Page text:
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teachings of the Bible, and remember that
rebellion, mutiny and revenge are gate-
ways to misery here, and wailings and wo

It appears that some of the officers
under Bligh were men not possessing the
dignity and the ability which became their
station. This was to him a constant source
of irritation. Although he was a man of
many good qualities, and an able officer,
as was shown by his conduct when thus
set adrift, as well as in after life, his pas-
sionate temper led him to indulge in such
abuse of both officers and men, who doubt-
less often gave him provocation, as to lead
to a most unhappy state of ill-will between
them and their commander. Upon the
afternoon which preceded the mutiny, he
had accused Christian of theft, and in-
dulged in language which aroused in him
feelings of intense anger. Anger led to a
desire for revenge, and an invitation from
his commander to sup with him, which
showed a willingness to forget the quarrel,
was refused.

His first determination was to quit the

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ship himself, and make his way to one of the neighbouring islands. His own statement to a companion in the mutiny was— that, "finding himself much hurt by the treatment he had received from Lieutenant Bligh, he had determined to quit the ship the preceding evening, and had informed the boatswain, carpenter, and two midshipmen of his intention to do so; and by them he was supplied with part of a roasted pig, some nails, beads, and other articles of trade, which he put into a bag. He said he had fastened some staves to a stout plank, with which he intended to make his escape; but finding he could not effect it during the first and middle watches, as the ship bad no way through the water and the people were all moving about, he laid down to rest about half-past three in the morning; that when Mr. Stewart called him to relieve the deck at four o'clock, he had but just fallen asleep, and was much out of order; upon observing which Mr. Stewart strenuously advised him to abandon his intention; that as soon as he had taken charge of the deck, he saw Mr. Hayward, the mate of his watch, lie down on the arm-chest to take a nap; and finding that Mr. Hallet, the other midshipman, did not make his appearance, he suddenly formed the resolution of seizing the ship. Disclosing his intention to Matthew Quintal and Isaac Martin, both of whom had been flogged by Lieutenant Bligh, they called up Charles Churchill, who had also tasted the cat, and Matthew Thompson, both of whom readily joined in the plot. That Alexander Smith, (alias John Adams,) John Williams, and William McKoy evinced equal willingness, and went with Churchill to the armourer, of whom they obtained the keys of the arm-chest, under pretence of wanting a musket to fire at a shark then alongside; that finding Mr. Hallet asleep on the arm-chest in the main-hatchway, they roused and sent him on deck. Charles Norman, unconscious of their proceedings, had in the mean time awaked Mr. Hayward and directed his attention to the shark, whose movement he was watching at the moment that Mr. Christian and his confederates came up the fore-hatch way, after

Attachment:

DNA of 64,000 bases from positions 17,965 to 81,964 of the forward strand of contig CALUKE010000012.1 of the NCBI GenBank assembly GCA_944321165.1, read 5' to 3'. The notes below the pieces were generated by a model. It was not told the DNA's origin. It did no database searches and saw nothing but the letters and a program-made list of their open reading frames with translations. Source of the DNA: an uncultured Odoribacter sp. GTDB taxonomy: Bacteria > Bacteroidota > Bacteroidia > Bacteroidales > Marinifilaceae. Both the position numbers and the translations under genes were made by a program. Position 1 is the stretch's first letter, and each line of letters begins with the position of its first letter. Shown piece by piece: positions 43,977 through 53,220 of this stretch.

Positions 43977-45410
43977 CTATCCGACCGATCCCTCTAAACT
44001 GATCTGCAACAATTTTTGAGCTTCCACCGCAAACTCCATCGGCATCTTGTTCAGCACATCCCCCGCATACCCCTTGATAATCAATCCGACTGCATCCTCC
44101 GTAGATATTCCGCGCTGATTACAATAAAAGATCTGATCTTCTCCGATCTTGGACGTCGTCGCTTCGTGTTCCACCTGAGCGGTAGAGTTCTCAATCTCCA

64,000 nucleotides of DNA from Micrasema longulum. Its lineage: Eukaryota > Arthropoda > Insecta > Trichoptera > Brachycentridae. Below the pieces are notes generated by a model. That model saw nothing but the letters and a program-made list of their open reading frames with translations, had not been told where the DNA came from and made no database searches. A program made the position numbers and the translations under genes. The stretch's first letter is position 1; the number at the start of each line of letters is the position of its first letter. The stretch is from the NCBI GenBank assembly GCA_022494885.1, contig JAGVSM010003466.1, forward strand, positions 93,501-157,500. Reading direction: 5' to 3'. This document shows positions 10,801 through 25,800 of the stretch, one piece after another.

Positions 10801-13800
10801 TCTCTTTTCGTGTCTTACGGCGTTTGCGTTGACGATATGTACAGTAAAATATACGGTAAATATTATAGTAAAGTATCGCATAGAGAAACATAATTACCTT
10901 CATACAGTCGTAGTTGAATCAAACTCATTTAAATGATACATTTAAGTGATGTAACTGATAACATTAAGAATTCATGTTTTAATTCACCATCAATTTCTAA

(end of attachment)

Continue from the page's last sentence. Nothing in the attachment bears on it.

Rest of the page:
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having placed arms in the hands of several men who were not aware of their design. One man, Matthew Thompson, was left in charge of the chest, and he served out arms to Thomas Burkitt and Robert Lamb. He then proceeded to secure Lieutenant Bligh, the master, gunner, and botanist.”

Captain Bligh's treatment of his men had failed to make them his cordial friends, and the instigation of a passionate youth served to turn the tide in favour of revolt. Flushed with the thought of unrestricted liberty, self-indulgence, and revenge, they seconded him in bis deeds of violence, and their commander and eighteen companions were cast adrift! Little did these wicked and misguided men think, when shouting with joy at their mis-called liberty, what troubles they were bringing upon their own heads. Could they but have foreseen the misery which would be visited upon them, they would not have dared thus to provoke the vengeance of God.





CHRISTIAN had intended to send away his captain and associates in the cutter, and ordered that it should be hoisted out for that purpose, which was done-a small wretched boat, that could hold but eight or ten men at the most, with a very small additional weight; and, what was still worse, she was so worm-eaten and decayed, especially in the bottom planks, that the probability was, she would have gone down before she had proceeded a mile from the ship. In this “rotten carcass of a boat," did Christian intend to cast adrift his late commander and his eighteen innocent companions, or as many of them as she would stow, to find, as they inevitably must have found, a watery grave. But

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